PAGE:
Friday 3 April 2015

Hungary for salted caramel icecream?

Good Friday, sunshine, people on the beach and in the water making the most of the last of summer before the clocks go back tomorrow, gulls squabbling over the stinky fish frame on the sand nearby, and I'm eating an icecream bar and thinking about Budapest at Christmas. Magnums are made in Hungary, it turns out. Who knew? Seems like a coals-to-Newcastle scenario, but that's what the packaging says.

And of course I was in Budapest shortly before last Christmas - not that long ago, to judge by the 'Season's Greetings' sign on the window of the local dairy here, above a candle picture still bright and unsmudged (well, after all, I guess Easter is a season too). To be honest, it was pretty dismal when we arrived - it didn't help that we'd had a stop-off in Dubai where it was 30 degrees - and stepping out of the airport was like entering a fridge. Except colder, at one degree, and wetter, and greyer. There were few people on the streets, everything looked dull, and there was no colour anywhere. Even the famous Christmas markets, the whole purpose of our visit, were unattractive.
I really felt for the stall-holders, having to sit crouched in their little huts all day, muffled up in gloves and beanies as stragglers shuffled by, hands in pockets, mostly looking and not buying. Then I went back to the boat, Uniworld's River Beatrice, that I'd be cruising the Danube in for the next five days, and my room was like an icebox, the heater pumping out cold air. It was hard to get enthusiastic.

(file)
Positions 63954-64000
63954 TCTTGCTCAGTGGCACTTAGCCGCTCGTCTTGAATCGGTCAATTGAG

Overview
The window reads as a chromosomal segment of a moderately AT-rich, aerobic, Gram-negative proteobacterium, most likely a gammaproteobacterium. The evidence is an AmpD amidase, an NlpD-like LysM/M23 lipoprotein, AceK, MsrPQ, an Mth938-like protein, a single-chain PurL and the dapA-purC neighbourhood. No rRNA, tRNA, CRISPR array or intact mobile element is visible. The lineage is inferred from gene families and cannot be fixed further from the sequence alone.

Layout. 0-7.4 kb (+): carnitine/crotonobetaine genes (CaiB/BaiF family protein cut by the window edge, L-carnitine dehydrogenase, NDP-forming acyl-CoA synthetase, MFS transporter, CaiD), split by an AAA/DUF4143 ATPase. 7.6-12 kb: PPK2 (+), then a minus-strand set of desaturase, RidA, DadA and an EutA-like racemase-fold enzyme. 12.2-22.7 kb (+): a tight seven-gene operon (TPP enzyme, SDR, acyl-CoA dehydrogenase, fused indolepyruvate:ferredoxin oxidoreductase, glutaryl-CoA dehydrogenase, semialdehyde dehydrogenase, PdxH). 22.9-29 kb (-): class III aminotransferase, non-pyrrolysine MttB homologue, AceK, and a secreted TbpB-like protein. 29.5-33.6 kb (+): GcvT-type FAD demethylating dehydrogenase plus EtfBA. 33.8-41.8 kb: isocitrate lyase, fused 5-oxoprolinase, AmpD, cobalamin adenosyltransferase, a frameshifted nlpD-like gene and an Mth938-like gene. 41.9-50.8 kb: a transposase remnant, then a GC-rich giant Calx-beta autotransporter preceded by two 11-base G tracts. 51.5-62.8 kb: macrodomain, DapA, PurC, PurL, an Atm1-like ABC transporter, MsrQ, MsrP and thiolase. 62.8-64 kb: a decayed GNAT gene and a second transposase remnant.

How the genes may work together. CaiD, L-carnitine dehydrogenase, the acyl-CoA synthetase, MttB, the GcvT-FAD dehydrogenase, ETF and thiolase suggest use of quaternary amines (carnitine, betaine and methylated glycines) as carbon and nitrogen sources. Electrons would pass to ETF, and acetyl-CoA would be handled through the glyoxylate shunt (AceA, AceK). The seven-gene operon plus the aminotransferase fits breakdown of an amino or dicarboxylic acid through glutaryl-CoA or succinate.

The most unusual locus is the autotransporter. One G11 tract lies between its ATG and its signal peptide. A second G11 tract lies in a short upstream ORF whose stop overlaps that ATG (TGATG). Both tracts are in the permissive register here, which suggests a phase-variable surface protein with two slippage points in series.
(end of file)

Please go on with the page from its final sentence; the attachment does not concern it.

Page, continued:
But then the maintenance guy fixed the heater and I thawed out, it got dark, I put on some extra layers and went out again, and it was all different. The wet cobbles reflected the lights of the decorations on the stalls, on the big Christmas tree in the square and over the boarded-up fountain, the stalls were pumping out delicious smells of fried food and mulled wine and cider, the high tables in the middle were buzzing with local office workers celebrating the end of their working day with a sociable drink and a snack, families with little kids were hanging over the wooden fence of the life-sized nativity scene, oohing over the real sheep and goat. The buildings were floodlit, the market atmosphere was welcoming, it was bright and colourful under a black sky, the goods and crafts on the stalls looked so attractive, and I was really glad to be there in winter, when it felt so special.
(As for that salted caramel flavour - well, it was nothing like they do in New England. But that's another connection entirely...)

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